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Style Through the Centuries (Top row from top left) At-home robe (Banyan), England, c. 1880, and slipper, probably China for the European market, c. 1870; smoking jacket, United States, 1890s; Johnson Hartig for Libertine Fall/Winter 2009-10 (Middle) Johnson Hartig for Libertine Fall/Winter 2012-13 Jeremy Scott for Adidas Spring/ Summer 2013; Jeremy Scott for Adidas Fall/Winter 2013-14 (Bottom) Vivienne Westwood Spring/Summer 2014; Rei Kawakubo for Comme des Garçons Spring/Summer 2013; Kean Etro for Etro Fall/Winter 2014-15

great amount of men’s clothing on hand,” says Takeda. “In this time period, we had a thorough idea of how men’s fashion has changed, and we thought, ’Wow, it’s really raining men!’” The pun highlights both the playfulness and novelty of this show. Fashion retrospectives tend to focus on women, leaving behind a large swath of history. Men’s fashion also highlights trends not visible in women’s clothing, making apparent the different means wealth has manifested over the years. The change between simple clothing and ostentatious showings of wealth highlights how Western society has understood prosperity—as Spilker puts it, “In the 19th century, the idea of a ’good man’ meant you owned a very well-tailored but simple suit. Earlier than that, gold adornments were a better sign.” Men’s fashion, like women’s, has gone through periods of revolution and reassessment. Because the show isn’t presented chronologically, different influences and trends are highlighted throughout the centuries, showing the diversity and limitations of men’s fashion. Psychedelic and otherworldly outfits from the 1960s are paired with Dandy getups, highlighting the way cut, form and color have been interpreted and restructured throughout the years. Mid-century pieces—unusually subdued in approach—are paired with simple outfits from the 1800s. The bricolage of our current period, with its focus on self-expression, is contrasted with the trends it has consumed from other periods, showing how men have understood fashion as a means of displaying personality and social status. 56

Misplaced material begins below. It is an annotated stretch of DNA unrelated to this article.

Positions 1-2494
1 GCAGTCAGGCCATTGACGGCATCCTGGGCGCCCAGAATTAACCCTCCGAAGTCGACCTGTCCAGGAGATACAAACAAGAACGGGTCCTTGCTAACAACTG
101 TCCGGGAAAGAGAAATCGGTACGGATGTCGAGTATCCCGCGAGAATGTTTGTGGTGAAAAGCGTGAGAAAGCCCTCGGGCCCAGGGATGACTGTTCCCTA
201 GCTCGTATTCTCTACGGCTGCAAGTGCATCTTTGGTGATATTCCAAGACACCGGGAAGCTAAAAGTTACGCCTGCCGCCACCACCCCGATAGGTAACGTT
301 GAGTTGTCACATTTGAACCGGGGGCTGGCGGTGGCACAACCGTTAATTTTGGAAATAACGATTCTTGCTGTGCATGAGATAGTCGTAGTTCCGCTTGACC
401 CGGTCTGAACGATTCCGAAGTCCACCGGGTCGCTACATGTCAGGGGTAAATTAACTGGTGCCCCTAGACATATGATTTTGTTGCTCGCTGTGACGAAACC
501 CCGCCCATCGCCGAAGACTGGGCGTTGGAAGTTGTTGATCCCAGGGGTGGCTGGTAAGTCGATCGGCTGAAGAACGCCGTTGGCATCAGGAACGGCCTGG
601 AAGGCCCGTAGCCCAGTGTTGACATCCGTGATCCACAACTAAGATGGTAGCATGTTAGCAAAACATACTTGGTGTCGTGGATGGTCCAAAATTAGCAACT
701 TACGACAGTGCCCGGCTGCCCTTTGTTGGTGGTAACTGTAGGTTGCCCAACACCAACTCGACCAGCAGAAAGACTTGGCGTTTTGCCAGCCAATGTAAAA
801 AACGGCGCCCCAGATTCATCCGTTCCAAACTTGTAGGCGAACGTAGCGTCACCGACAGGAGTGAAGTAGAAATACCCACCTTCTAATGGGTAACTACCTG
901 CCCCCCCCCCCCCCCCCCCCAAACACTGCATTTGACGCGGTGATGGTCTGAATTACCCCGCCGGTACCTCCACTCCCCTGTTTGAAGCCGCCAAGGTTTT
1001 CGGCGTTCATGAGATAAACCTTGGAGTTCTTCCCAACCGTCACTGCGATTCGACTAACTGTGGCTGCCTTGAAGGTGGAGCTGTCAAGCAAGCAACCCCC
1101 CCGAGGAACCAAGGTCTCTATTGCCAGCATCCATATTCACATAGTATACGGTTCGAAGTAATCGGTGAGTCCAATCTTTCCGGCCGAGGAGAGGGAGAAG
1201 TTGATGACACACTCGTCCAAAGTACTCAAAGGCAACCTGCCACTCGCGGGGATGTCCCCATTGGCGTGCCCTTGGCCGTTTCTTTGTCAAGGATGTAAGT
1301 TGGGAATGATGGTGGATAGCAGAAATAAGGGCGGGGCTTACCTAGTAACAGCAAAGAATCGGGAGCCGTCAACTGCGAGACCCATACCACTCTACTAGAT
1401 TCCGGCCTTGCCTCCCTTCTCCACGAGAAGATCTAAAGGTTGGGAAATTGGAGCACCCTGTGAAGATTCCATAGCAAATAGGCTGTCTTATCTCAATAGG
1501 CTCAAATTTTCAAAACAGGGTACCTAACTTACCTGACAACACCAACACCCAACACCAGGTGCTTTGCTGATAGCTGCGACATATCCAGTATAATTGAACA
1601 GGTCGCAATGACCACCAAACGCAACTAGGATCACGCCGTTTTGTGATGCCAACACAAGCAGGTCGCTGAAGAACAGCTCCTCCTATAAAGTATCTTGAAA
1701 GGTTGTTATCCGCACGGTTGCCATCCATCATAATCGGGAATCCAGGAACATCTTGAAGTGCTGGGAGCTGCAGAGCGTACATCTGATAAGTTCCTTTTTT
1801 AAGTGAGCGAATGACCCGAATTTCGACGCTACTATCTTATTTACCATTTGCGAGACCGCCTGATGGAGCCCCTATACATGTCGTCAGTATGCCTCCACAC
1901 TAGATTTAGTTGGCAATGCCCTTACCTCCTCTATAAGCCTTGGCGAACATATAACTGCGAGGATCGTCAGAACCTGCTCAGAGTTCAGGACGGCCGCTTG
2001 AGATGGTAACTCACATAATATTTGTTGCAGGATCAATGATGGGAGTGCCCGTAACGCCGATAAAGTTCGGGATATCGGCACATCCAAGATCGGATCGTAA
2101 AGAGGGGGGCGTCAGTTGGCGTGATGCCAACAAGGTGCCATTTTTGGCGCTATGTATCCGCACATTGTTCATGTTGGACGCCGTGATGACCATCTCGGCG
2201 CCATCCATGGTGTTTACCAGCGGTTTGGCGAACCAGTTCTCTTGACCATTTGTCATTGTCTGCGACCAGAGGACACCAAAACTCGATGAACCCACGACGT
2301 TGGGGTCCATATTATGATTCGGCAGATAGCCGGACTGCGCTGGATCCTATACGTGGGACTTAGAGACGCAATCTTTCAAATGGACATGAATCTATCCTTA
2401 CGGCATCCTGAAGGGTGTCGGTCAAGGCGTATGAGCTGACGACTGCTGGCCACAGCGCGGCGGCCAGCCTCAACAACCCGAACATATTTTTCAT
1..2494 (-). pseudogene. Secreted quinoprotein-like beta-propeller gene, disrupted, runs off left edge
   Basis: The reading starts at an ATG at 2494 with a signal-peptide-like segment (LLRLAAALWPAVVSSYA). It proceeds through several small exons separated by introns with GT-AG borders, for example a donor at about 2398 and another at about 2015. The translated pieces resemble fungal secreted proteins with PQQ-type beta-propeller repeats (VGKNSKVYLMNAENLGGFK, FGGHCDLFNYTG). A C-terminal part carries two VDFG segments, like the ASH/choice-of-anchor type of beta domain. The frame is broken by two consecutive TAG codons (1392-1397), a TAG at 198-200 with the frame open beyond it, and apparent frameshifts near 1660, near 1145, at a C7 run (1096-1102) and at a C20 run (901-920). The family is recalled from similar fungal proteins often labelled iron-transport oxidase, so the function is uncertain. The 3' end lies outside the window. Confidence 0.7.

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Putting together Reigning Men took nearly a half-decade, and the chronologically agnostic approach meant it was easier for the curators to include smaller trends and build meaning from their existing collection. As Spilker puts it, “We were able to highlight ideas and didn’t have to think about creating a strict history. We were more interested in trends.” Still, there were pieces that proved difficult to find; despite its outsized presence in the Californian and national imagination, very few Zoot suits exist today. “Other museums told us the same thing: finding a Zoot suit is very, very hard,” says Takeda. The search began in 2000, with a show highlighting California history, and it took a decade to find a suitable piece. “We actually found it at auction, but it wasn’t labeled a Zoot suit. Of course, we knew what it actually was, so we bid on it,” she says. Both curators hope the show speaks to a large audience. While we think of men’s fashion as being more or less constant in form and presentation, Takeda and Spilker think we are at a point where men are more open to new ideas when it comes to clothing themselves. “There’s more focus on self-expression and individuality,” says Takeda. “I think that’s because men are dressing themselves instead of relying on their wives.” Spilker agrees, adding that there’s an unusual amount of diversity in men’s clothing these days. “Men are willing to experiment and stand out,” she says. “It’s been a trend in the last few decades. But I hope younger audiences walk through the exhibit and realize something: there’s absolutely nothing new in fashion. Everything has been done.”

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(Opposite page) Kean Etro for Etro Fall/Winter 2014-15

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